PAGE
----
National Review, Volume 12

Front Cover
Robert Theobold, 1861

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Page 180 - faithful men in which the pure Word of God is preached, and the sacraments be duly ministered."t Here are the living centres of the religious life. Here is the source of all legitimate ecclesiastical authority in the
Page 253 - now doubt it much, and see the event at no great distance. My only comfort and confidence is, that I shall not live to see this." Nor did he. But he lived to see that the temporary compromise with which the dilemma was for the time staved
Page 269 - which tends to increase this danger, though it may be a local affair, yet if it involves national expense or safety, becomes of concern to every part of the Union, and is a proper subject for the consideration of those charged with the general administration of the government.
Page 258 - but a smoke-house, a corn-house, and a range of nigger-houses. . . . From the banks of the Mississippi to the banks of the James, I did not—that I remember —see, except perhaps in one or two towns, a thermometer; nor a book of Shakespeare ; nor a pianoforte, or a sheet of music; nor the light of a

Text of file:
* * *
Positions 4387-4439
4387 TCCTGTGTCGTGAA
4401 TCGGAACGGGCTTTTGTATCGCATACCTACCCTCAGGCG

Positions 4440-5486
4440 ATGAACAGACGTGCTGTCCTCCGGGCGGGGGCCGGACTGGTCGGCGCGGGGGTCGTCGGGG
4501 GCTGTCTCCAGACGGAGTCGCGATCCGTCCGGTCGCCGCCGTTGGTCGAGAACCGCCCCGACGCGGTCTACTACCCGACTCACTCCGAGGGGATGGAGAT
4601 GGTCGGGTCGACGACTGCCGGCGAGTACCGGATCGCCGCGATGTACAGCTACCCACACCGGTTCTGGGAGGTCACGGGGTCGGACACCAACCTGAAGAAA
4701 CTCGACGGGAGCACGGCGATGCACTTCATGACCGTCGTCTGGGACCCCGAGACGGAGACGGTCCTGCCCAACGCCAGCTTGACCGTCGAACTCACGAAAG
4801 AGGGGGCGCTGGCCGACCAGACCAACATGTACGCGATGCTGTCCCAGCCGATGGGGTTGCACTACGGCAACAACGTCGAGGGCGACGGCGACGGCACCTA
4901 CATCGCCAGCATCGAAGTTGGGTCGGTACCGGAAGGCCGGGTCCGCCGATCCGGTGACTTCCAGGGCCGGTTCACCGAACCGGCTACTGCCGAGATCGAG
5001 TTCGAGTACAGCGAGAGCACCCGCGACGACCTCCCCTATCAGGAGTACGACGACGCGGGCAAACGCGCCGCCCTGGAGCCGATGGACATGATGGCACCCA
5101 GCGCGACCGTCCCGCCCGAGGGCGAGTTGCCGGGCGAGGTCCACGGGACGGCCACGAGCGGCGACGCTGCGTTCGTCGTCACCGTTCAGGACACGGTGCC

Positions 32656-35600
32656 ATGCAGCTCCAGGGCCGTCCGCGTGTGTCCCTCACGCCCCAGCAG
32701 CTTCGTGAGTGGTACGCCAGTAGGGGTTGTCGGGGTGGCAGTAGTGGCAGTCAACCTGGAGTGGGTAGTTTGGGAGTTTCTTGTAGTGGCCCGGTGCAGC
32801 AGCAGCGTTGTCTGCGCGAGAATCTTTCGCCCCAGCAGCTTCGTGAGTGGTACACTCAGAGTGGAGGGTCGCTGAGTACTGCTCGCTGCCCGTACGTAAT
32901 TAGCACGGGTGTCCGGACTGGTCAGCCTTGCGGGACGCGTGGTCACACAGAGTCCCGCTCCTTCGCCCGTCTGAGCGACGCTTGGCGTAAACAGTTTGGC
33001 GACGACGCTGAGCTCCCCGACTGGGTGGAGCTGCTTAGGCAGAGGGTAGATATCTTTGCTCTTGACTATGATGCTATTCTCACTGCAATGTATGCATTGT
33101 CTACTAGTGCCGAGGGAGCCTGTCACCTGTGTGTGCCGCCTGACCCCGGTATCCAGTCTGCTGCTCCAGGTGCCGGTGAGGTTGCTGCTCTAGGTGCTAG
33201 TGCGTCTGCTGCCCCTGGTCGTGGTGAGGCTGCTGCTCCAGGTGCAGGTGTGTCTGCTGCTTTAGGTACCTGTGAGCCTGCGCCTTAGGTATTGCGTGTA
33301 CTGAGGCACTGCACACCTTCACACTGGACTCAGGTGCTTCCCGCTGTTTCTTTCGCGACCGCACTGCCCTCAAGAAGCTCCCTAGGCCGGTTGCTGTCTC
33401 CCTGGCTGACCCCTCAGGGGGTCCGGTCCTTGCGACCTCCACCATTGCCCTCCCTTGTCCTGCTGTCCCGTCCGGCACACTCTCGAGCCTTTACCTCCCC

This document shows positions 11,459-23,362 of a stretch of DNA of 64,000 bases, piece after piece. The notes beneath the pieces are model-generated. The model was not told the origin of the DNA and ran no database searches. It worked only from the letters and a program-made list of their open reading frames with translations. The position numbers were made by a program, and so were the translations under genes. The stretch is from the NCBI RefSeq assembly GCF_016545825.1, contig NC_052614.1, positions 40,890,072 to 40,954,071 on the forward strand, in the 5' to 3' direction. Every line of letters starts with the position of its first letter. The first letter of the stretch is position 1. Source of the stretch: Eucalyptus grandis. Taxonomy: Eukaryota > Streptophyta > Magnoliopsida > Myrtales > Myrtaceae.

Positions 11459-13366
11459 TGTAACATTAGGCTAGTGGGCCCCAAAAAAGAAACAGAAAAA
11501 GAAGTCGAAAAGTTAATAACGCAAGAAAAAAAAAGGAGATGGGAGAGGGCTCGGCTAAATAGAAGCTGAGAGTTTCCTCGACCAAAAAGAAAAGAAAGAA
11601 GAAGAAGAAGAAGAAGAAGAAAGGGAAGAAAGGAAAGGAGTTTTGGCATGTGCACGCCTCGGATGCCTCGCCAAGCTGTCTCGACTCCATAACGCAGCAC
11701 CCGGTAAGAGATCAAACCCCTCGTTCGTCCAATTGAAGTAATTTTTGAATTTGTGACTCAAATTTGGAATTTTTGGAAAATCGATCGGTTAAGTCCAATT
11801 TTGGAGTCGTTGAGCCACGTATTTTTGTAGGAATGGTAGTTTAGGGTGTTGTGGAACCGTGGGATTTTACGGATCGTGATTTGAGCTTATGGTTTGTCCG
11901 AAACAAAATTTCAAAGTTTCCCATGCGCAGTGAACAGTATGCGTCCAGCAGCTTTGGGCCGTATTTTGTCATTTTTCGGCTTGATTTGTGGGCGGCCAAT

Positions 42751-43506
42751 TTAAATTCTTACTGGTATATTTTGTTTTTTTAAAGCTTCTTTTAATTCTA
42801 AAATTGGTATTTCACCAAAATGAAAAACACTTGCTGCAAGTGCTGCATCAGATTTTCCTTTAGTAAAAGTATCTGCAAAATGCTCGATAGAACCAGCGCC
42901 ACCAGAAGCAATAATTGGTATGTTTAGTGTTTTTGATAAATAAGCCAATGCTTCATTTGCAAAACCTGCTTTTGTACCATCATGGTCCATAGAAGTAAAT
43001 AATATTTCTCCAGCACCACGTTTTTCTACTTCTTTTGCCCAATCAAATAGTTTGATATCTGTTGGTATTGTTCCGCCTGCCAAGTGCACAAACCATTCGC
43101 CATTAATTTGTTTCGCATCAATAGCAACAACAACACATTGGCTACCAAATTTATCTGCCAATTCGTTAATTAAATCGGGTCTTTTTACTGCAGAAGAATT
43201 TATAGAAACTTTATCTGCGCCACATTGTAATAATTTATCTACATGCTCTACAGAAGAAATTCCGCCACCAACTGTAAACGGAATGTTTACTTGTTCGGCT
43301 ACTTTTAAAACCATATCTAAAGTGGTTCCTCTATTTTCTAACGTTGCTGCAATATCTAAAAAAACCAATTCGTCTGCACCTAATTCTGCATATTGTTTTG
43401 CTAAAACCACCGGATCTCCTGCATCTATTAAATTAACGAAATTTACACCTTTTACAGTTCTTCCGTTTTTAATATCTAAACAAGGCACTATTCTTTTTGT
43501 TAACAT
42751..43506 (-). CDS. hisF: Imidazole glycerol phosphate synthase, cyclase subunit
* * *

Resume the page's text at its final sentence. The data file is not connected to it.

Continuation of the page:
Page 258 - the bare floor; for there were no carpets or mats. For all that, the house swarmed with vermin. There was no hay, no straw, no oats ; but mouldy corn and leaves of maize ; no discretion, no care, no honesty. At the there was no stable, but a log-pen ; and besides this no other outhouses,
Page 369 - quite wanting, at the same time that they do not offend the superstitious disrelish for change, which is always present." But by fiction is meant something much more than the ordinary acceptation of the term. Legal fiction is taken to signify " any assumption which conceals, or affects to conceal, the fact that a rule of law has undergone alteration, its letter remaining unchanged, its operation being modified. 1
Page 276 - with English taste.] Turkish Life and Character. By Walter Thornbury. 2 vols. Smith and Elder. Hopes and Fears; or, Scenes from the Life of a Spinster. By the Author of the " Heir of Redclyffe.
Page 257 - in his preface to this last volume, " as an unfortunate circumstance, for which the people of the South were in nowise to blame, and the abolition of which was no more immediately practicable than the abrogation of hospitals, penitentiaries, and boarding-schools, it was with the distinct hope of aiding in this
Page 271 - I am impliedly if not expressly pledged to a belief in the right and duty of Congress to prohibit Slavery in all the

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